Cablegate: Fraud Summary - Windhoek

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R 301507Z SEP 09



E.O. 12958: N/A

B) 07 WINDHOEK 318

1. (U) COUNTRY CONDITIONS: Namibia is a developing country with
one of the world's highest levels of income inequality. Namibia has
a population of roughly 2 million, with a low NIV and a moderate ACS
workload. Culturally, there are strong ties to family and clan
identity, as well as a strong sense of national pride. Most
applicants are legitimate travelers who can easily demonstrate ties
to their home country. The level of fraud in visa and American
Citizen Service applications is low. Most fraud is associated with
third country nationals, the subject of a validation study done two
years ago (ref B). There have been cases of fraudulently obtained
permanent residence stamps and other evidence of alleged immigration
benefits in Namibia, but such cases have been rare.

2. (U) NIV FRAUD: Non-immigrant visa fraud is low. Most fraud is
not particularly sophisticated, involving fraudulent employment or
invitation letters. Post conducts spot checks of questionable
supporting documents to detect fraud. There are no significant
fraud patterns in employment-based, student and exchange visitor,
religious workers or other visa types.

3. (U) IV FRAUD: Post does not process Immigrant Visas. I-130
petitions for alien spouses are taken at post and forwarded to
Consulate Johannesburg for processing.

4. (U) DV FRAUD: Post does not process Diversity Visas. Namibia
has a low rate of application and no more than 20 applicants have
interviewed each of the last two DV years. These cases are also
processed in Johannesburg.

5. (U) ACS AND PASSPORT FRAUD: Citizenship adjudication can be
difficult as many American citizens were born to Namibian parents in
the United States and have only children's passports, some of which
expired many years ago. Namibian birth documents are not
computerized, and are theoretically susceptible to fraud. Documents
are verified with government authorities in cases where suspicious
documents or other fraud indicators are encountered; within the past
six months, there have been no cases of confirmed fraud.

6. (U) ADOPTION FRAUD: Adoption by foreigners is rare in Namibia;
only a few adoptions by foreigners have occurred over the past five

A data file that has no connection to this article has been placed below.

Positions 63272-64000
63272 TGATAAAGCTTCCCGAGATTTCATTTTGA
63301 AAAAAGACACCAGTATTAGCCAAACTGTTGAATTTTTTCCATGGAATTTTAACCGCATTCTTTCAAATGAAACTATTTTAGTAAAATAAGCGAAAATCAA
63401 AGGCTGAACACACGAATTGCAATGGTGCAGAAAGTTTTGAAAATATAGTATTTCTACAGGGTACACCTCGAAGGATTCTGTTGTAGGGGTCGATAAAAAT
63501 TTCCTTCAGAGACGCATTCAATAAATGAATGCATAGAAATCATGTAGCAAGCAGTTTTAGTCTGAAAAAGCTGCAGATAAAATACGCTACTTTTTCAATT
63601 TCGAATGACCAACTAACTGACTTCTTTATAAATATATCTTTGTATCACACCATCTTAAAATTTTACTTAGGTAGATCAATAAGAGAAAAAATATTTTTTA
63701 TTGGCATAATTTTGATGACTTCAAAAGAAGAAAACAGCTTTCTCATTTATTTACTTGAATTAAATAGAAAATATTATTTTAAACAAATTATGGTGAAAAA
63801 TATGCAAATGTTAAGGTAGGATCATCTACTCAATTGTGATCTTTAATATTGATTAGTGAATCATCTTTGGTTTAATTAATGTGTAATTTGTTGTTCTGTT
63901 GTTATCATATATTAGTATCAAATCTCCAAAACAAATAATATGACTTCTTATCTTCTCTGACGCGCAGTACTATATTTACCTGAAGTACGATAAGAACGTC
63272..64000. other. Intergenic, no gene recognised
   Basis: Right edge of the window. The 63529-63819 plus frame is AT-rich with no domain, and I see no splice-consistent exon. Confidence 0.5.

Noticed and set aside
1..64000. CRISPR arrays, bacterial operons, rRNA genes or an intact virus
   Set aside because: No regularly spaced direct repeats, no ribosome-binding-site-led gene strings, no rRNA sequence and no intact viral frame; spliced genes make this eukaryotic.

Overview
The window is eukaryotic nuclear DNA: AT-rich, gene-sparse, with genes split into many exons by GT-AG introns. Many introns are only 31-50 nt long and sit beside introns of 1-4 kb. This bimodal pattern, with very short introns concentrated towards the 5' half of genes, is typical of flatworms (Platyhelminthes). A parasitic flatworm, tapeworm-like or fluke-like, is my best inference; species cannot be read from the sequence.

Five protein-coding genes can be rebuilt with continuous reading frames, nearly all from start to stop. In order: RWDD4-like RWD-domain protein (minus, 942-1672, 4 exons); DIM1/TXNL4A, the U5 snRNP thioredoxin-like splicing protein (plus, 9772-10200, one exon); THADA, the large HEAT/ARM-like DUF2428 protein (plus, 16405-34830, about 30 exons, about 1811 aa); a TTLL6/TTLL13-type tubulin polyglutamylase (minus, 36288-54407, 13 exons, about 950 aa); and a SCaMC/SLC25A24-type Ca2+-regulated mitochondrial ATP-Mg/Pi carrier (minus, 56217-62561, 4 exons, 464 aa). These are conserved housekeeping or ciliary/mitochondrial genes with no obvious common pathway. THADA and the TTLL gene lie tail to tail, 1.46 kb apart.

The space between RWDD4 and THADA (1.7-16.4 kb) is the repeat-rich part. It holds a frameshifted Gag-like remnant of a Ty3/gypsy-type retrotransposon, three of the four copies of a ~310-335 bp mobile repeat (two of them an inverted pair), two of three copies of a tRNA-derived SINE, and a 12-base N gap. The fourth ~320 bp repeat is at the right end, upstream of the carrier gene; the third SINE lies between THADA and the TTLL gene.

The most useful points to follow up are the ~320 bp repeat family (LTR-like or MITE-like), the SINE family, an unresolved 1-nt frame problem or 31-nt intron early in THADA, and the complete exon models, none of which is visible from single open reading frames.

years. Adoptions can take place if a foreigner obtains permanent
residence in Namibia, or if the foreigner receives exceptional
permission from the Minister of Gender Equality and Child Welfare
and the Minister of Home Affairs. The additional scrutiny given to
foreigners seeking to adopt has generally discouraged fraud.

7. (U) DNA TESTING: DNA testing is rarely used. IVs are not
processed at this post, and most citizenship cases can be resolved
without resorting to DNA. A few citizenship cases have been
referred to DNA when the father was an American citizen seeking to
transmit citizenship to a child born out of wedlock to an alien
mother. In such cases, the father may have had little or no contact
with the mother since before the child's birth. Verifying the
relationship is difficult as the standards of the law go beyond a
"preponderance of the evidence" for such cases; thus, DNA testing
can be a useful tool.

8. (U) ASYLUM AND OTHER DHS BENEFIT FRAUD: Post has not detected
fraud in Asylum or other DHS benefit cases in the past year. Post
has processed only one follow-to-join case, which was approved, and
contained no fraud detectable by the adjudicating officer.

TERRORIST TRAVEL: The U.S. Embassy has not encountered organized
efforts of this type. There have been no submissions from post to
the Visas Viper program in the past six months. Consular
representatives from the European Union (EU), specifically Germany
and France, have noted attempts to obtain Schengen visas via false
identities for purposes of smuggling illegal diamonds; however, they